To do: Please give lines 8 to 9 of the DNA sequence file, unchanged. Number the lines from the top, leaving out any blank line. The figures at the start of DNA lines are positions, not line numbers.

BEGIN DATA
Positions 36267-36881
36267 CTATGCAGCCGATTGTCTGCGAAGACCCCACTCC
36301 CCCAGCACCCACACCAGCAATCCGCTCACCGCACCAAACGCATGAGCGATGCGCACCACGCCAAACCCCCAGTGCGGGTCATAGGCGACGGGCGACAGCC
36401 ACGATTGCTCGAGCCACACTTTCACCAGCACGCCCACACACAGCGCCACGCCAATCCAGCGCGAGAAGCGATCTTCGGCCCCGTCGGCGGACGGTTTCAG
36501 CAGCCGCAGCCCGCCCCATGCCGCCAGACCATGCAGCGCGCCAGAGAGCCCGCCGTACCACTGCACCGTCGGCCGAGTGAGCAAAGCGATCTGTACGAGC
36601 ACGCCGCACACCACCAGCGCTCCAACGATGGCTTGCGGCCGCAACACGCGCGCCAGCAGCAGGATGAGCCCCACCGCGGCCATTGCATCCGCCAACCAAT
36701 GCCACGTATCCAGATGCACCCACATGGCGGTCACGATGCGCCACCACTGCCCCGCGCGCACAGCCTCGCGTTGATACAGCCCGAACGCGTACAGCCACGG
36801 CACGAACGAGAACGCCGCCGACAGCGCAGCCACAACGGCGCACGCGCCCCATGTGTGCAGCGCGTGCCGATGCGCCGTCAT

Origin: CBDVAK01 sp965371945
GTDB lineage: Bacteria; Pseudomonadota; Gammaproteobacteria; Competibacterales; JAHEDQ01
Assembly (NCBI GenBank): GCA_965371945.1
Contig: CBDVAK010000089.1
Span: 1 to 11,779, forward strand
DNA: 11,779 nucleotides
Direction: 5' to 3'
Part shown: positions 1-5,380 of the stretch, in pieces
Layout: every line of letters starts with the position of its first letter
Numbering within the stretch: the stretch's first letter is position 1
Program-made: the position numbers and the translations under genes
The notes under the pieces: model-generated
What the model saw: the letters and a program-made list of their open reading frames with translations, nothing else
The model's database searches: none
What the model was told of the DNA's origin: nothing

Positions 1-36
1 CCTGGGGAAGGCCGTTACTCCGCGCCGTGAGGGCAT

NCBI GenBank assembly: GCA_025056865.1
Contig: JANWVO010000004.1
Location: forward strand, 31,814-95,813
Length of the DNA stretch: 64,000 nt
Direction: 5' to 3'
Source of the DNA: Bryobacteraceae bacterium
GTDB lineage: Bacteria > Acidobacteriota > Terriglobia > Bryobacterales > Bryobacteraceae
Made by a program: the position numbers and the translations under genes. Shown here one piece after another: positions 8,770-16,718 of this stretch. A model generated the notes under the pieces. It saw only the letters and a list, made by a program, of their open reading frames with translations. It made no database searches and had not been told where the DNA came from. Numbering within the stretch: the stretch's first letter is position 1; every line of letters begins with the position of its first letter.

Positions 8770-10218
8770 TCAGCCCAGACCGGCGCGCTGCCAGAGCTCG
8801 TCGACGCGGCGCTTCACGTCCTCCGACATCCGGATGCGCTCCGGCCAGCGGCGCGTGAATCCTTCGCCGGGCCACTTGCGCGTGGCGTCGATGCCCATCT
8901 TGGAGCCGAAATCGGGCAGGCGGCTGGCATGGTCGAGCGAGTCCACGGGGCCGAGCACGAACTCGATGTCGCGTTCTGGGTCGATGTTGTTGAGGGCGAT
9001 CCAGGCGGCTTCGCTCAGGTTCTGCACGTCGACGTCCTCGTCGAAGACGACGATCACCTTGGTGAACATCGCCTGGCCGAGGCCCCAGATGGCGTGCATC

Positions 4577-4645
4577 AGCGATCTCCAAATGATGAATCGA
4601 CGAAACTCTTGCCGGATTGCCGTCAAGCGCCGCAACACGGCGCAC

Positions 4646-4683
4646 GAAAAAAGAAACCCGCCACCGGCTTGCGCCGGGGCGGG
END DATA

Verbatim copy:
36801 CACGAACGAGAACGCCGCCGACAGCGCAGCCACAACGGCGCACGCGCCCCATGTGTGCAGCGCGTGCCGATGCGCCGTCAT

Origin: CBDVAK01 sp965371945